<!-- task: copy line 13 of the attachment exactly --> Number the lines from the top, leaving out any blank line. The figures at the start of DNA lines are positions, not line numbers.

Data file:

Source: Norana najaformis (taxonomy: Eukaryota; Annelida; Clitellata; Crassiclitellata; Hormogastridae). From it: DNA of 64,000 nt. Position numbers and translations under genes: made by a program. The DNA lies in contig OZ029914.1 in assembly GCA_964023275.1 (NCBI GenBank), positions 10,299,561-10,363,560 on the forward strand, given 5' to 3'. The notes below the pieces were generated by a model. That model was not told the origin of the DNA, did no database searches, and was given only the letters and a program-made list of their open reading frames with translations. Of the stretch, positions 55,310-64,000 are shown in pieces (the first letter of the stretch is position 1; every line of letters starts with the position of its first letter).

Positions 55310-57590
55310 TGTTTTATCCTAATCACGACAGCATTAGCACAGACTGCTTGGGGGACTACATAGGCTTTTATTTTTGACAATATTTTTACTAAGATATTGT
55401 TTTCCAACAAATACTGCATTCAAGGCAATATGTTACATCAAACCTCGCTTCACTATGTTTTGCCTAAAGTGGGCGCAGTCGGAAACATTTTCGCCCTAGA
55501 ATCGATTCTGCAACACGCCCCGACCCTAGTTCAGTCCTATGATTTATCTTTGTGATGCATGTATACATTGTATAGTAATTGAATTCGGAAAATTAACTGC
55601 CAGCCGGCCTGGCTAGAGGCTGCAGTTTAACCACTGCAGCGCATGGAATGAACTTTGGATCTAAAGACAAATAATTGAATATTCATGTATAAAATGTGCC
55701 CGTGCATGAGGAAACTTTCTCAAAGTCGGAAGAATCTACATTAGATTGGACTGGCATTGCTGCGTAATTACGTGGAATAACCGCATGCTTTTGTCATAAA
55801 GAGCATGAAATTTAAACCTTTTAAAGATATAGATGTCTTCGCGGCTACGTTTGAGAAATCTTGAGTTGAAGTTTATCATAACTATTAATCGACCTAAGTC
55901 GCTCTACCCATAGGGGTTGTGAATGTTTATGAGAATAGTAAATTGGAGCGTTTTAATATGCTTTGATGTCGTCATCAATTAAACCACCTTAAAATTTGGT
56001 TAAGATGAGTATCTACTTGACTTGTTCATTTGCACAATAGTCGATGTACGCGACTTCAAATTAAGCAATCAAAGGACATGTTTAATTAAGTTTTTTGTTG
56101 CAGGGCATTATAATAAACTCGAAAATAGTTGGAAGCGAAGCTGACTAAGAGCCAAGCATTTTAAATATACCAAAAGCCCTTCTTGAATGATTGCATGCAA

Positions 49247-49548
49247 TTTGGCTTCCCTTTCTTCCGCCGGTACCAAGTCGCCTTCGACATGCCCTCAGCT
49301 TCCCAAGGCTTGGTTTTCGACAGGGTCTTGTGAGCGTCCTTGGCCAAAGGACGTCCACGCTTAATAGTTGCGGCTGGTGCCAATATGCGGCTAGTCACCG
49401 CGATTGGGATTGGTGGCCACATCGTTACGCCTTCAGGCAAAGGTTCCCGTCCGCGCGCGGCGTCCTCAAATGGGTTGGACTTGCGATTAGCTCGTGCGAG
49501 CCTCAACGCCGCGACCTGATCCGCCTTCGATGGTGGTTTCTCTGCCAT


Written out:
49247 TTTGGCTTCCCTTTCTTCCGCCGGTACCAAGTCGCCTTCGACATGCCCTCAGCT